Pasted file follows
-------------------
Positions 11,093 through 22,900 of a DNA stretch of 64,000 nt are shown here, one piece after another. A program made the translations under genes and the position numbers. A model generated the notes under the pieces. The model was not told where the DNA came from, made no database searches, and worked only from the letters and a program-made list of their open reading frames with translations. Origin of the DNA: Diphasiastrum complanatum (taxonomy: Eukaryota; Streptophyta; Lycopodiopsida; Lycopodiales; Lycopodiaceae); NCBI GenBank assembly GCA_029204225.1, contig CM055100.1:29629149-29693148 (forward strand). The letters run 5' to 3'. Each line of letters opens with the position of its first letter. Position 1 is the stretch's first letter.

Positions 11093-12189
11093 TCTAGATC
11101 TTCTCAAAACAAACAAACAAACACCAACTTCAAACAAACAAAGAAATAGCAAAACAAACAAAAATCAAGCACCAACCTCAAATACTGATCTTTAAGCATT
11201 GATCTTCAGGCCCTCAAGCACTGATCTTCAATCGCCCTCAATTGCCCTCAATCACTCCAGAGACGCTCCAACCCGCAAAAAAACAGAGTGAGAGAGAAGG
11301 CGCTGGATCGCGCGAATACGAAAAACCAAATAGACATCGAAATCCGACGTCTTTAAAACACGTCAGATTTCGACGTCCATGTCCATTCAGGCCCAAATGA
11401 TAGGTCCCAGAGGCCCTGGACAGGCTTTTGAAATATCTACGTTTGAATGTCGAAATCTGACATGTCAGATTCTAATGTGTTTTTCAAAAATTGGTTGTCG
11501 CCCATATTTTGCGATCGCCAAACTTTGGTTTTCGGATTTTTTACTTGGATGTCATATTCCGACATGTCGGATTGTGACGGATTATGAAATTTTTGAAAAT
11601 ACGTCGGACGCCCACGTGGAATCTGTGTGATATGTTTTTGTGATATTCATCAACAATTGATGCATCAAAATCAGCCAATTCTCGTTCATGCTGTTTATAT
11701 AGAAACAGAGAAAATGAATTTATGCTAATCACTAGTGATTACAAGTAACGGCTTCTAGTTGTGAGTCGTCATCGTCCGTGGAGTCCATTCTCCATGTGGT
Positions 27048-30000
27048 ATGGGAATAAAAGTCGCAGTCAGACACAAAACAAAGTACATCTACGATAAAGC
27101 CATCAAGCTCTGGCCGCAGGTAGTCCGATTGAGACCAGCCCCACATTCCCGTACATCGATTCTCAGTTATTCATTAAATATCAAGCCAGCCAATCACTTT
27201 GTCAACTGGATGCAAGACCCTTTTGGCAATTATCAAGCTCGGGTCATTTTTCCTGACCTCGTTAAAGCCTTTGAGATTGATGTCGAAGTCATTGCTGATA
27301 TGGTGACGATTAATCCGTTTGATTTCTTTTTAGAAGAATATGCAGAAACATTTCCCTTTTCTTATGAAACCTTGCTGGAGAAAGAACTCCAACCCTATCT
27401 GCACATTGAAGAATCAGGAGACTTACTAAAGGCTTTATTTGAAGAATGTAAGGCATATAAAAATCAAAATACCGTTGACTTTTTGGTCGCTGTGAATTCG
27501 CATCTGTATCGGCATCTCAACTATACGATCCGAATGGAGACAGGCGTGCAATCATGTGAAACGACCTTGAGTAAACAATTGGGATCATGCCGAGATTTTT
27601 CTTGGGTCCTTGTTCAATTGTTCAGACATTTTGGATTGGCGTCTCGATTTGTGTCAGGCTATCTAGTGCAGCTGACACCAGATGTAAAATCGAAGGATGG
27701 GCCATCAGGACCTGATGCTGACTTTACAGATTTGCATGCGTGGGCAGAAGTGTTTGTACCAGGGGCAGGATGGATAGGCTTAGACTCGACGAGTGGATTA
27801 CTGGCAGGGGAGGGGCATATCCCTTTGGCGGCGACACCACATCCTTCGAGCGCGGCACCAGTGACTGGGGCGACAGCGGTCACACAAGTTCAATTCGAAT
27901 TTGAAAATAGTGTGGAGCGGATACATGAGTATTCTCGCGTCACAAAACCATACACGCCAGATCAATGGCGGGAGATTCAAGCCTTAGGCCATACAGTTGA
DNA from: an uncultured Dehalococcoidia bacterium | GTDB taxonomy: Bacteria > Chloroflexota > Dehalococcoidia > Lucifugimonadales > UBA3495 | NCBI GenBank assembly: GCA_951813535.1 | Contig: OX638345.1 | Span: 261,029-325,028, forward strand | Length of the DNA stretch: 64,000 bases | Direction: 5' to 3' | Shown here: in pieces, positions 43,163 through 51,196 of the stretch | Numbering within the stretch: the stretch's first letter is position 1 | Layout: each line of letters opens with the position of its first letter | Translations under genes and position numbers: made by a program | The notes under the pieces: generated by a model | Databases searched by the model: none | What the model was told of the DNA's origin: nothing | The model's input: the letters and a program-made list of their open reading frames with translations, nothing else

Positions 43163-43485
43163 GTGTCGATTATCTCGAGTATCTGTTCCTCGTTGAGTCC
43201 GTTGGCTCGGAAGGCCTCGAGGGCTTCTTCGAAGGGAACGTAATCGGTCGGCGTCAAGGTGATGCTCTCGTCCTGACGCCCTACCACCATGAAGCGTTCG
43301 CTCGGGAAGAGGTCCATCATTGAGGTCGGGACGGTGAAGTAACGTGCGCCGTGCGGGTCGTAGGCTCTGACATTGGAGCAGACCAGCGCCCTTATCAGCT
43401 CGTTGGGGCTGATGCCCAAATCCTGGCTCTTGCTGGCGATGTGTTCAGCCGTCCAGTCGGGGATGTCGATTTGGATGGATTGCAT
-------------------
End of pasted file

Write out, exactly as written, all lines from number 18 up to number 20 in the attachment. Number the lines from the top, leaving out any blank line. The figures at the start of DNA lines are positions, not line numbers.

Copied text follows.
27601 CTTGGGTCCTTGTTCAATTGTTCAGACATTTTGGATTGGCGTCTCGATTTGTGTCAGGCTATCTAGTGCAGCTGACACCAGATGTAAAATCGAAGGATGG
27701 GCCATCAGGACCTGATGCTGACTTTACAGATTTGCATGCGTGGGCAGAAGTGTTTGTACCAGGGGCAGGATGGATAGGCTTAGACTCGACGAGTGGATTA
27801 CTGGCAGGGGAGGGGCATATCCCTTTGGCGGCGACACCACATCCTTCGAGCGCGGCACCAGTGACTGGGGCGACAGCGGTCACACAAGTTCAATTCGAAT